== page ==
The following is a two-minute speech presented at Loyola University Chicago on March 24, 2015, in support of a resolution calling on the university administration to divest from companies profiting from Israel’s occupation of the Palestinian territories.
My name is Aiman Abdelmajid and I am a senior at Loyola University Chicago studying political science. My Palestinian narrative is continuously being demonized and marginalized. My Palestinian voice is constantly being silence and buried beneath the ground but they do not know they are planting seeds. Time and time again, my Palestinian people have been given empty promises and false hope. The so called “peace process” has led to nothing but more Palestinians being killed, more Palestinian homes being demolished, more Palestinian land being confiscated in order to build more settlements, more Palestinian children incarcerated, and more olive trees being uprooted. The overall quality of Palestinian life in the West Bank and Gaza continues to deteriorate.
Nearly a decade ago, Palestinian civil society called for a movement that would put pressure on Israel to meet the demands of the Palestinian people. Today, we ask the Loyola Student Government to consider this resolution calling for the divestment from corporations that profit off of Palestinian human rights violations. We are not asking the student government to find a solution to the conflict, but we are asking that our institution invests responsibly. By divesting from these corporations we aren’t taking sides on the conflict, we take the position of neutrality. Right now we are obviously choosing a side and we simply want our university to remain neutral on this issue rather than invest in the suffering of Palestinians in the West Bank and Gaza.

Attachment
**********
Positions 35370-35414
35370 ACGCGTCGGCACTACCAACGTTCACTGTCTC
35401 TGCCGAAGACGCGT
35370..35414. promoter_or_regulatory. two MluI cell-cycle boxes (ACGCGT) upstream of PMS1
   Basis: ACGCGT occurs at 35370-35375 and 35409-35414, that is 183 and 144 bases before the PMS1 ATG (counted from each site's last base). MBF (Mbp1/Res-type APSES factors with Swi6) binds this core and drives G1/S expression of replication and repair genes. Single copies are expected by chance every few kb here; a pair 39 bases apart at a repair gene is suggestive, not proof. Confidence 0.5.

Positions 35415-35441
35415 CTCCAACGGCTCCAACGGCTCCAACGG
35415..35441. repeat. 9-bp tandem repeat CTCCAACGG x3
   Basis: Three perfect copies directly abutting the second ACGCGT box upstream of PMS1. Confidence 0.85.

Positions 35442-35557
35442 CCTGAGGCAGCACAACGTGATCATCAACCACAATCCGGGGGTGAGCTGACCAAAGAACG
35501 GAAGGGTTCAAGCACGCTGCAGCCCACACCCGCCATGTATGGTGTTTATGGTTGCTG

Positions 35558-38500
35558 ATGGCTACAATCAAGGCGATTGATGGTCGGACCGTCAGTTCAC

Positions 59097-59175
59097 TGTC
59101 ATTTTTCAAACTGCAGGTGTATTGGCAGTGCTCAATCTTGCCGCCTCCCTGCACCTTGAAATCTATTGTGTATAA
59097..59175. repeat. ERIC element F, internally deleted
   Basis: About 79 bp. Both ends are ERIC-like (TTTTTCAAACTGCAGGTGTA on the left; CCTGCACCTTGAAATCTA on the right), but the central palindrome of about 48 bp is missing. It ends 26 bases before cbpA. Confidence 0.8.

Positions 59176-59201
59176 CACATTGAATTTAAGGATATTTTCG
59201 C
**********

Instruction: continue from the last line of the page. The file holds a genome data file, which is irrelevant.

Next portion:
Aiman’s speech was one of many that were presented to the Student Government in a discussion that lasted many hours. At the hearing’s close, the resolution passed with a final vote of 16-15-2.
This is the third time in two years that Loyola’s Student Government has passed this divestment resolution. It initially passed unanimously, but the opposition demanded a revote. When the resolution won a majority of the support in the revote, the Student Government’s President put his veto power to use. Many months later, the divestment campaign has only grown in support and administrators are going to have to face, sooner or later, the reality that Loyola students do not want to be complicit in one of the most egregious human rights violations of our time.